If you had any doubts that winning the Daytona 500 means a great deal to a NASCAR driver, or if you believed that the only reason those guys drive cars within inches of each other at 190+ mph is for the money, all you had to do was watch Jamie McMurray drop to his knees on the huge Daytona 500 logo in the infield and his emotional, tearful interview in Victory Lane after he won the 2010 edition of the ?Great American Race?.
At the end of the 2009 season, McMurray was the odd man out at Roush-Fenway Racing. The NASCAR mandated cap of only four teams per owner took effect for 2010 and Jack Roush had to make the cut. Not sure where he would go, or if he would even be able to find any team to drive for, McMurray felt he was lucky to be picked up by Earnhardt-Ganassi Racing for 2010. And it wasn?t a mercy hiring as team co-owner Felix Sabates stated that McMurray was; ?. . . the best driver available.?
He rewarded that confidence on Valentines Day in Daytona by driving a solid race and not leading until the last two laps. Two laps that were the result of a second green-white-checkered overtime finish that pushed the race to 520 miles instead of the advertised 500. The only fear he had coming down to the checkered flag was a resurgent Dale Earnhardt, Jr. who roared up from tenth at the green to second in a lap and a half.
?I got a big run down the backstretch again,? McMurray said, ?and then I saw the 88, and to be honest, I was like, ?Crap!? I?m like, ?This guy has won a lot of races here and his family has an incredible history here.?
Earnhardt was just as amazed as McMurray; ?It was all a blur?, he said, ?I was just going wherever they weren?t, it was frustrating to come that close. But, hell, we were running 22nd at the first green-white-checkered.?
One of the most competitive (a record 21 different leaders), and exciting Daytona 500?s in a long time was marred only slightly by more than two hours of red flag periods to repair holes that appeared in the track surface. Holes that were due in part to the excessively wet Florida weather in the weeks leading up to the 500, and the cars bottoming out and hitting the pavement repeatedly.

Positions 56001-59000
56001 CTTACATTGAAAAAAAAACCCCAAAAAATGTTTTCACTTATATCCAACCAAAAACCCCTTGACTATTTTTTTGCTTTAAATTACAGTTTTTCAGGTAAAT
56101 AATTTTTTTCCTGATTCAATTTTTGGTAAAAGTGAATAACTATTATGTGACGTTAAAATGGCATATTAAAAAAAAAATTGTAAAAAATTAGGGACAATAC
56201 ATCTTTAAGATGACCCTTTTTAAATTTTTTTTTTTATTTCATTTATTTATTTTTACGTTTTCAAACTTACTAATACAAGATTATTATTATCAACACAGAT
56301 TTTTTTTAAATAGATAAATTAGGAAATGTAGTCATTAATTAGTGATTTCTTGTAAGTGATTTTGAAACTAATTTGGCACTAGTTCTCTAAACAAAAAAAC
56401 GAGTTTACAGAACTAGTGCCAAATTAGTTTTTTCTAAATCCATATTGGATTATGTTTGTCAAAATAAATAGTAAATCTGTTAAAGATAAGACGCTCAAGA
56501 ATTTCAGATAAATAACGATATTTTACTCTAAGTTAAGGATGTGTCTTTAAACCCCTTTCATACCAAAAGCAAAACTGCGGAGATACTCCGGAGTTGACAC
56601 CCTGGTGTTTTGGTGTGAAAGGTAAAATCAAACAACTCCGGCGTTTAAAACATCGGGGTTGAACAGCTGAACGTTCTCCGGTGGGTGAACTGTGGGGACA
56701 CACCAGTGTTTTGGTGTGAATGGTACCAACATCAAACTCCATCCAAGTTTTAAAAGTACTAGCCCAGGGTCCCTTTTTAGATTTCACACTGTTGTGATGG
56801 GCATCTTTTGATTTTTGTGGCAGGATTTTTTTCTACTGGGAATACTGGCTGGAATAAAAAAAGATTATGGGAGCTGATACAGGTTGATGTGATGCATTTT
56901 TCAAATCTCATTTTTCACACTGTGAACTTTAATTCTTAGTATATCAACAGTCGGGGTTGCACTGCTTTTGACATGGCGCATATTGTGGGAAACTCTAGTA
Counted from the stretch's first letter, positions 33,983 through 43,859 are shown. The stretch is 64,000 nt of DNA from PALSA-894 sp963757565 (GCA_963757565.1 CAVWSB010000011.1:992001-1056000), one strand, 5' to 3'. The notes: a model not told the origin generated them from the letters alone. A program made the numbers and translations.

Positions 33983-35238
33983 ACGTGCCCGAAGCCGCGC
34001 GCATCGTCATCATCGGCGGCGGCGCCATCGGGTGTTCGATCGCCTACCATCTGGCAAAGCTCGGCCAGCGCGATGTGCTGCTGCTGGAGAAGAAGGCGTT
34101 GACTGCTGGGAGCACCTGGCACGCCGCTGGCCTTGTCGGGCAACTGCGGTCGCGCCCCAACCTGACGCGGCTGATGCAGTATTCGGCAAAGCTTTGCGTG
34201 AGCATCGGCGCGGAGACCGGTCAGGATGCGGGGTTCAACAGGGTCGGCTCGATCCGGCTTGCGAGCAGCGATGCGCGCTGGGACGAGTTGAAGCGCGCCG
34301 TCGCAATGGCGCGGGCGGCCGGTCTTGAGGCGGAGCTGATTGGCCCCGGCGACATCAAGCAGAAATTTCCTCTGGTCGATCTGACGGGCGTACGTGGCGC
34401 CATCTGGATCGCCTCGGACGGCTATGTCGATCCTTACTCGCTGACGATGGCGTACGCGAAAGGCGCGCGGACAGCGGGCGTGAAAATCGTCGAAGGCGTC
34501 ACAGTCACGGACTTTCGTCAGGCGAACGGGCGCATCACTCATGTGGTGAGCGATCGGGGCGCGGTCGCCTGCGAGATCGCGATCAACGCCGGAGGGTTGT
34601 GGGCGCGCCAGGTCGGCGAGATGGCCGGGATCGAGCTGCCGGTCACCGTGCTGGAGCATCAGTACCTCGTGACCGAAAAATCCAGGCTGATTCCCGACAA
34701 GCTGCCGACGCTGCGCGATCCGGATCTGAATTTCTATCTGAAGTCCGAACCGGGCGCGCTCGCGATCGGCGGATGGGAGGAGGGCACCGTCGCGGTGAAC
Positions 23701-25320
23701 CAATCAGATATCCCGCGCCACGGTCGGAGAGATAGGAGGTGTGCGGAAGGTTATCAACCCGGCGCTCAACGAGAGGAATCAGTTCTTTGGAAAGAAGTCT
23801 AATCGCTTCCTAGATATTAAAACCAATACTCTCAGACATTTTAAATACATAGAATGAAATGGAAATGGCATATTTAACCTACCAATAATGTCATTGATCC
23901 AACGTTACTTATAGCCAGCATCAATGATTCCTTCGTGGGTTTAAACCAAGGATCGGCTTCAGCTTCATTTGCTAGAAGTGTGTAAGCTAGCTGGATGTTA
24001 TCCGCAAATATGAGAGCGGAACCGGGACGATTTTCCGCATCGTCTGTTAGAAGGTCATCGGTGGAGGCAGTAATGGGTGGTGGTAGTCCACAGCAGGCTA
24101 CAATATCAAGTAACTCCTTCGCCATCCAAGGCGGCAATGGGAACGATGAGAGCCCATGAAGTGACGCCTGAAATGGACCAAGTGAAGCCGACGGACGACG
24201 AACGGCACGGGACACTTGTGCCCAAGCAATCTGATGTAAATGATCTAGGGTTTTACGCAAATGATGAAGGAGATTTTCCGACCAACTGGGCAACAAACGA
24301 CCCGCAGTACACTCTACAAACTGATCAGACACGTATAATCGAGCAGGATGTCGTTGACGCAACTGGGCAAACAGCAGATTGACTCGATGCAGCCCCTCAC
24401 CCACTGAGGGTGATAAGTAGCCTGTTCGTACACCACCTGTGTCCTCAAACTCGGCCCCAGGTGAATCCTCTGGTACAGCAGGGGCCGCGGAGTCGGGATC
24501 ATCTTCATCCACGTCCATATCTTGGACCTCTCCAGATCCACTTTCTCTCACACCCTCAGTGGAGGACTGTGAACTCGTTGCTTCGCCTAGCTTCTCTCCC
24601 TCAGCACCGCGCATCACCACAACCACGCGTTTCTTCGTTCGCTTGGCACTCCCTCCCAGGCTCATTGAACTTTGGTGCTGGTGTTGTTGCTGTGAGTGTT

Officials first tried an asphalt type patch but that didn?t hold up once the cars began pounding over it again. The second time they used some sort of epoxy and, with only 39 laps left, it held up through the finish.
Several of the drivers with dirt track experience felt like they shouldn?t have bothered as dirt tracks get holes in them all the time and they simply race around them. Carl Edwards stated that ?We all know where the hole is, we can just go around it?. And Dale Earnhardt?s crew even quipped over the radio that NASCAR was just going to place an orange traffic cone over it.
In any event, the two red flag periods stretched the total time of the race to well past six hours and it ended under the lights instead of in the late afternoon. But almost all of the fans stuck around and what they got for their patience was an exciting finish that saw NASCAR?s most popular driver seem to finally get the monkey off his back, a first Daytona 500 victory for both a team and a driver that earned it, and the return of excitement and drama to NASCAR?s biggest event.
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